Leo Tolstoy

Leo Tolstoy

Great Russian writer

"Everyone thinks of changing the world, but no one thinks of changing himself"

What is The Death of Ivan Ilyich about?

A chronicle of the illness and death of a judicial official, preceded by the story of his life. A one-of-a-kind work about how one experiences the approaching end, what psychological tricks one uses to dodge the realization of its inevitability, and how one finally becomes aware of death – the most important thing in life that completely changes one’s understanding of life itself.

When was it written?

The early 1880s for Tolstoy – a time of “spiritual revolution”: he reconsiders his own life, formulates his creed – sets out the ideas that will form the basis of Tolstoyism. The idea for the story of “the simple death of a simple man” dates back to 1881; its original title was “The Death of the Judge”. At the same time Tolstoy was preparing his Confession for publication, finishing his main religious and dogmatic works – “An Inquiry into Dogmatic Theology” and “The Connection and Translation of the Four Gospels” – and beginning work on the treatises “What is My Faith?” and “So What Shall We Do?”.

The idea for a novel remains unrealised for a long time; on 27 April 1884 Tolstoy wrote in his diary: “I want to start and finish a new story: either the death of a judge or the notes of a madman”; from later notes it follows that some outlines of the story already existed by that time. The title ‘Death of Ivan Ilyich’ is first mentioned in a letter from Sophia Andreevna Tolstaya to Tatiana Kuzminskaya of 4 December 1884: she reports that her husband was reading an excerpt from a new story; ‘he is writing, as if he has experienced something important’. The original version of the story was a diary of Ivan Ilyich himself, later (around the autumn of 1885) Tolstoy moves to a narrative on behalf of the author. The final version of the text is dated March 25, 1886.

How is it written?

“The Death of Ivan Ilyich is one of the pinnacles of Tolstoy’s introspection: the author traces not only changes in emotions and moods, conscious or unconscious motives for actions, but even the smallest physiological sensations. The tale marks a turn towards “late Tolstoy”: the author seems as if he is trying to tone down the beauty of the verse in favour of didacticism. The language becomes drier and more minimalistic: in the words of the literary critic Sergei Bocharov, “the author’s word has begun to shrink and simplify, to shrink, it has begun to wither and at the same time to sharpen to the extreme”. The rhetorical figures in The Death of Ivan Ilyich are reminiscent of Tolstoy’s treatises (which were partly created at the same time as the novel), but, unlike his publicistic works, the author gives no direct answer to the character’s “why?” questions.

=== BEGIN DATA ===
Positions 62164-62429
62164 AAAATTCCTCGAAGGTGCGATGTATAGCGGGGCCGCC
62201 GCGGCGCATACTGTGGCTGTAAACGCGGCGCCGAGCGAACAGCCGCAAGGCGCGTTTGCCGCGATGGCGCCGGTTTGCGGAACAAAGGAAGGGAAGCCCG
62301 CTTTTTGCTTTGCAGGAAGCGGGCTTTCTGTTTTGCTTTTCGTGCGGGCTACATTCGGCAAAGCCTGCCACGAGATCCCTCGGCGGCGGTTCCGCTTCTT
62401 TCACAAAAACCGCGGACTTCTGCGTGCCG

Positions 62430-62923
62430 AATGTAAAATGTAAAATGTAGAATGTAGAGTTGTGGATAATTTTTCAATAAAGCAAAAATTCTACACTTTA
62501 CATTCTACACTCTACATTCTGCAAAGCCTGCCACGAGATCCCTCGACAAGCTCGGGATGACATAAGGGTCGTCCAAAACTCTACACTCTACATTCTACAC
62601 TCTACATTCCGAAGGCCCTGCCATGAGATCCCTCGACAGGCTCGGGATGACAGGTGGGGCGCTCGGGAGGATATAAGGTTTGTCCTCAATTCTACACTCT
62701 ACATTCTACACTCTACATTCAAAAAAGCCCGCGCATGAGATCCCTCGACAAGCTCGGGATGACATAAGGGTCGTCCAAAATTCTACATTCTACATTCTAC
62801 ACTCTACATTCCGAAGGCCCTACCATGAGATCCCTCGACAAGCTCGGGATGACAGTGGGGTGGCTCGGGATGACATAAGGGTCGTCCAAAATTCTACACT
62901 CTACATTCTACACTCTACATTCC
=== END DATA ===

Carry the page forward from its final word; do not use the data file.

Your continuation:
What influenced her?

Tolstoy’s acquaintance with Ivan Mechnikov, prosecutor of the Tula court, and the story of his subsequent illness and death. The deaths of those close to him, Ivan Turgenev (1883) and Prince Leonid Urusov (1885). Tolstoy’s own reflections on the meaning of death, which run through many different texts – from his early diary entries to the scene of Prince Andrei’s death in War and Peace, from the story Three Deaths to the Confessions and the religious-philosophical writings of the 1880s.

How was it published?

In 1886, in the next, twelfth part of The Works of Count Tolstoy, published by Sophia Andreevna Tolstoy.

How was it received?

In the first reviews that appear in letters and diaries of contemporaries, the story is regarded as one of the pinnacles of Tolstoy and world literature in general. 

“No people, no place in the world has such a brilliant creation,” Vladimir Stasov wrote to Tolstoy on April 25, 1886. – Everything is small, everything is shallow, everything is weak and pale in comparison with these 70 pages. Peter Tchaikovsky July 12, 1886 writes in his diary: “I have read ‘Death of Ivan Ilyich’. More than ever, I am convinced that the greatest living writer-artist ever and anywhere – is Leo Tolstoy. He alone is enough for the Russian man not to bow his head ashamedly when all the great things that Europe has given to mankind are counted before him”.

The degree of enthusiasm around the new novel is such that Nikolai Leskov has to stand up for contemporary writers whose talent, by all accounts, is not comparable to Tolstoy’s greatness. In his article “On the Kufel Man and Other Things” he writes:

“While praising the count in a worthy manner, some of the critics have tried in several ways to reveal their own, particularly contemptuous attitude towards all other writers who “also write” and are also “called writers”.

It reminds one of Pismsky’s heroes, who, riding in a frayed coat, says contemptuously to her:

– You bastard! And you are also called a fur coat”. For Leskov, the main content of the story is how indifferent “the so-called educated people of Russian society” prove to be to other people’s grief and how “above all this insensitive crowd rises high and stands majestically… “Kufelny man”, who is the most sympathetic, because he lives, knowing that he “will have to die himself!” Nikolai Mikhailovsky, for his part, believes that the new story “is not the first number either in artistic beauty or in the strength and clarity of thought or in fearless realism of writing,” but such restrained reviews remain in the minority – the authority of Tolstoy as a writer by this time is indisputable, and if his religious and philosophical works (which, however, under the censorship ban) provoke fierce controversy, the advantages of the new story challenged by almost no one.